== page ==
4. Give Back To Glacier Week: The Glacier National Park Conservancy (GNPC) is hosting a “Give Back To Glacier Week,” from August 19 –28.GNPC volunteers will be at entrance locations throughout the park asking for involvement in the program. The GNPC is the official fundraising partner of Glacier National Park providing funding for vital projects and programs that preserve and protect the park.

Wish I could be there.

–Malcolm

Malcolm R. Campbell’s contemporary fantasy novels “The Sun Singer” and “Sarabande” are set in Glacier National Park. He was a bellman at Many Glacier Hotel while in college.

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Bark Ranger to Protect Glacier’s Goats

from NPS Glacier National Park

Through a Pilot Program a Herding Dog Is Being Trained To Prevent Dangerous Human-Wildlife Interactions at Logan Pass

WEST GLACIER, MT –Glacier National Park, through NPS Centennial year funding from the Glacier National Park Conservancy, is implementing a pilot project to determine if a trained herding dog, “Gracie,” will help to reduce human-wildlife interactions at Logan Pass this summer.

Logan Pass Visitor Center - M. R. Campbell photo
Logan Pass Visitor Center – M. R. Campbell photo

An increase in park visitation has led to an increase in human–wildlife interactions at Logan Pass in recent years. Visitor interactions with mountain goats and bighorn sheep can be dangerous for both people and wildlife. While no serious injuries have been reported at Logan Pass, habituated wildlife have caused serious injury and even death to visitors in other national parks and wild areas. Wildlife habituation can also lead to the death of the animal.

To date, park employees have used conventional hazing methods (arm-waving, shouting, use of sirens, shaking cans of rocks, and moving vehicles) to move goats and sheep out of the parking lot—but the animals tend to return within a short period of time. Because mountain goats and bighorn sheep have an innate fear of predators, however, it is expected that the adverse conditioning activities will encourage the wildlife to stay away for longer periods.

“This program represents a proactive method of wildlife management. The park is trying to provide for safe wildlife viewing by moving wildlife a safe distance from a known area of high visitor use,” said Mark Biel, the dog’s owner and Glacier National Park’s Natural Resources Program Manager. “Through the use of a wildlife shepherding dog and educational visitor contacts, we hope to prevent adverse human–wildlife interactions.”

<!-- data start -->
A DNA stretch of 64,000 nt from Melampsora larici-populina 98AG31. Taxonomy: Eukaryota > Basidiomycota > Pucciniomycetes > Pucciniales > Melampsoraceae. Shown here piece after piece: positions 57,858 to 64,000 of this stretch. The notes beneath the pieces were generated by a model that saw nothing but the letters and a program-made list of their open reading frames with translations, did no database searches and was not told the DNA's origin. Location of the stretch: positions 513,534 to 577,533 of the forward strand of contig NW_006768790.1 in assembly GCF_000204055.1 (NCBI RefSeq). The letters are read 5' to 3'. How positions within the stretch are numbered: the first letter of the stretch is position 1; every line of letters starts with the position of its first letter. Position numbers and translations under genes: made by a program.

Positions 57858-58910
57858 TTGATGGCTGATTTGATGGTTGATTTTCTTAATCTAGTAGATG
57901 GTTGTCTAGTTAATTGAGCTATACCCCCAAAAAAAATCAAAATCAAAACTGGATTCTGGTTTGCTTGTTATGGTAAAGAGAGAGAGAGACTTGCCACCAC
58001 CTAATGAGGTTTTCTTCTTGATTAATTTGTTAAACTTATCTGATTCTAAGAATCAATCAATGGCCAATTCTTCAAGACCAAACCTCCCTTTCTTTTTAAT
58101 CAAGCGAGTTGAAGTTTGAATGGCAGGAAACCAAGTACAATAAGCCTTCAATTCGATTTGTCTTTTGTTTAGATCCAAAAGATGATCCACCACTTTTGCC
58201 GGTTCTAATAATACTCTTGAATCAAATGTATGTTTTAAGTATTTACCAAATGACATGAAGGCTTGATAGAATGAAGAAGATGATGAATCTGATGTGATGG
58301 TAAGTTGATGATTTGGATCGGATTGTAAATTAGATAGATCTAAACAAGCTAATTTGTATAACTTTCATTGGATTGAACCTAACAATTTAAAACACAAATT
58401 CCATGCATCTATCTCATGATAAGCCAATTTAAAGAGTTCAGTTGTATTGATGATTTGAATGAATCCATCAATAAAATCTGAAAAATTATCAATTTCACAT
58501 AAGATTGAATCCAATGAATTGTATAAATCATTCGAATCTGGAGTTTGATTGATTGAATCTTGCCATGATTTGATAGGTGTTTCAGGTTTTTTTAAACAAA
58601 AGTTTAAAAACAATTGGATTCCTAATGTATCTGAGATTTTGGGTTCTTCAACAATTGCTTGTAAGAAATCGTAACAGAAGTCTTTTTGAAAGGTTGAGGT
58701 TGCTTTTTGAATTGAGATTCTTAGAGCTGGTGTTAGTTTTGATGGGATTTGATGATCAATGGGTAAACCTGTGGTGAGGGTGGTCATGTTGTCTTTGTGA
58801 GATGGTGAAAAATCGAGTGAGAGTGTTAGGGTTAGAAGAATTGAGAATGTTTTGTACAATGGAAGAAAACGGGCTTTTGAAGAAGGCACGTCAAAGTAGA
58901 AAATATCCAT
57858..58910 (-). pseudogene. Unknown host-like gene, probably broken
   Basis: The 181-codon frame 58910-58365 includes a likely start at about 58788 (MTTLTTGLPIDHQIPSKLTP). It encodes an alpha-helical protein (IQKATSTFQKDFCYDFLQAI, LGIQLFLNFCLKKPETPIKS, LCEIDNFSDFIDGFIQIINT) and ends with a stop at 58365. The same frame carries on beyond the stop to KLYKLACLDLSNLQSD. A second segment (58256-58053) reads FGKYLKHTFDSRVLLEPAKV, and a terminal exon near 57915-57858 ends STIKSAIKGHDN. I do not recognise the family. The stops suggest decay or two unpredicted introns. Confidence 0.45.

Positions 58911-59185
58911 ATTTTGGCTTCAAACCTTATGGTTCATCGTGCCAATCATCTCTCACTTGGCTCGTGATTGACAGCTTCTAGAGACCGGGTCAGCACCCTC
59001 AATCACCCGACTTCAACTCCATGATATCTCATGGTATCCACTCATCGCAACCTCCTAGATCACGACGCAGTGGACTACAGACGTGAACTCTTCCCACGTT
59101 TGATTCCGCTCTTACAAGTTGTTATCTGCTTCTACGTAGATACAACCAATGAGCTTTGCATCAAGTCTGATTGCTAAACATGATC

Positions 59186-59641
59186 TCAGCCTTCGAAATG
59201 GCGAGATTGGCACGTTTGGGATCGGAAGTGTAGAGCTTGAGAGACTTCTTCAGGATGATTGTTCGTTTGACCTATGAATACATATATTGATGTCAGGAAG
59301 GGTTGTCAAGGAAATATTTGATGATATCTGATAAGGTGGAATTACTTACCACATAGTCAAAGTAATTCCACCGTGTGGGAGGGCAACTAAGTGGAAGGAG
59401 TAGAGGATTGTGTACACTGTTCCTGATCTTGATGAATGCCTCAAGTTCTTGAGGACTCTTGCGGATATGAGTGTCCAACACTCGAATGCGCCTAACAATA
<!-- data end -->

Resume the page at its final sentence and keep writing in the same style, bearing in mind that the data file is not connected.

A Dog Who Loves to Work

“Gracie” is a two-year-old female border collie. Biel describes Gracie as a “medium energy dog that loves to have a job to do.”

Gracie is currently being trained by the staff at the Wind River Bear Institute, in Florence, Montana, known primarily for training Karelian Bear dogs. Biel is being trained as her handler. He plans to conduct wildlife shepherding activities with Gracie at the Logan Pass parking lot and Visitor Center. She is expected to be on duty by mid-July.

Gracie will be trained not to make physical contact with wildlife. She will wear an orange vest or harness indicating that she is a wildlife service animal and will only be off-leash during the shepherding activity. Once wildlife have been moved a safe distance away from the designated area, the shepherding will stop and she will be leashed.

These activities will occur approximately 3–4 times a month, as needed. The shepherding will only occur if the wildlife shows no signs of stress from interaction with humans and vehicles. Shepherding will not occur if it is too hot, if there are other wildlife in the area, or if there is too much traffic and crowding in the parking lot.

The use of dogs to shepherd wildlife is a proven technique for safely and effectively moving wildlife away from areas of concentrated human use. In the 1990’s, Glacier National Park contracted with the Wind River Bear Institute to have trainers and their Karelian bear dogs help manage habituated roadside bears. The project was successful in keeping bears away from the road for the remainder of the visitor season. Waterton Lakes National Park, in Canada, contracts with a business that uses border collies to move habituated deer out of the Waterton townsite before the deer give birth. This has greatly reduced the number of dangerous deer–human encounters. Airports across the country use trained herding dogs to prevent wildlife–aircraft collisions by keeping birds and deer away from runways.